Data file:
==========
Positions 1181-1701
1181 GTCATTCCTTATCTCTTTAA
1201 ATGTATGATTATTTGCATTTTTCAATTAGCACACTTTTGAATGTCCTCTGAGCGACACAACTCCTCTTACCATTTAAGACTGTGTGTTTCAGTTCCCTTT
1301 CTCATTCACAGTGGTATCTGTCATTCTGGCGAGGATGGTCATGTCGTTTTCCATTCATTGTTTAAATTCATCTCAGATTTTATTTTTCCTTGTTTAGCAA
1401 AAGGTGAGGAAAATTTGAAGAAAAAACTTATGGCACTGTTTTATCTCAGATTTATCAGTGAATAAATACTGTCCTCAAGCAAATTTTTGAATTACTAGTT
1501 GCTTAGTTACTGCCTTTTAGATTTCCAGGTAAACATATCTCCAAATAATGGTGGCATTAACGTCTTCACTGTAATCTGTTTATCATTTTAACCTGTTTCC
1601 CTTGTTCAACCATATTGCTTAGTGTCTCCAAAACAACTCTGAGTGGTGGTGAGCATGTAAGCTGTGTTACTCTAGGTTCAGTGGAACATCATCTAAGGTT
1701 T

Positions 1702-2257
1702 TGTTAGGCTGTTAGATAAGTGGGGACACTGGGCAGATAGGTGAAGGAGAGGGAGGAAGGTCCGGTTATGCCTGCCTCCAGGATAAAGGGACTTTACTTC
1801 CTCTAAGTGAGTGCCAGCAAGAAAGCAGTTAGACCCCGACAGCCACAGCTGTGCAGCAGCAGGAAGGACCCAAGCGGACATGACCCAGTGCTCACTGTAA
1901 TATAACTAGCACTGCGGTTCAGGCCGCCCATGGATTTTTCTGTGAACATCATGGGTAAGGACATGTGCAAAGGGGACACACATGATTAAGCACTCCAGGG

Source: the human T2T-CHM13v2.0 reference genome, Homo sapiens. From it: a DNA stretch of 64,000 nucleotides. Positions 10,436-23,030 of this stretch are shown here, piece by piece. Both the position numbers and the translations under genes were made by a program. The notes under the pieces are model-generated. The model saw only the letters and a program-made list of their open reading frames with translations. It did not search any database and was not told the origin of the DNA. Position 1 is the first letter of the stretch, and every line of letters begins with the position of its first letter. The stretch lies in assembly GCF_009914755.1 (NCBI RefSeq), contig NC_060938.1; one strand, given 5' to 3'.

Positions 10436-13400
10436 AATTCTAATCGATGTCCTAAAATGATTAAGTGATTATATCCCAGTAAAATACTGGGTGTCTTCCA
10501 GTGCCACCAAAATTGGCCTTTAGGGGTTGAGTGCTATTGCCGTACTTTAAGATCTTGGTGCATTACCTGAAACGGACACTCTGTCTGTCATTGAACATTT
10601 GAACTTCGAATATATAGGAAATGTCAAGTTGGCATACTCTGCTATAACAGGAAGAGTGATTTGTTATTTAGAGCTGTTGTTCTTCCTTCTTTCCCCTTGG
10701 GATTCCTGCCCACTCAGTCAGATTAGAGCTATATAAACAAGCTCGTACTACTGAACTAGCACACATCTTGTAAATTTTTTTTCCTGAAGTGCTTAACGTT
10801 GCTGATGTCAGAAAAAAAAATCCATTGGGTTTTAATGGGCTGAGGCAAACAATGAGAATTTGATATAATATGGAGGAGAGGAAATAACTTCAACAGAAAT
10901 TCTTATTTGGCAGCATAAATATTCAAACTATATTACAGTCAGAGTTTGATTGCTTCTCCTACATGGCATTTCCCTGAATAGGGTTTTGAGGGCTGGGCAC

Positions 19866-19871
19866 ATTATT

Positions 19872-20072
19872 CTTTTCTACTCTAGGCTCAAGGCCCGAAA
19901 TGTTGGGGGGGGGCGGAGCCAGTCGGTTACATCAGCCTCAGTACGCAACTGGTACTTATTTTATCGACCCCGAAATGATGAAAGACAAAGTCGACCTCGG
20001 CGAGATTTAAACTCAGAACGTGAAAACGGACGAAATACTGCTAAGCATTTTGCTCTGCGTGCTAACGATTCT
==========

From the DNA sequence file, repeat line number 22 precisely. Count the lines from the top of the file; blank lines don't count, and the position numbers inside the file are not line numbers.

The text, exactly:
19866 ATTATT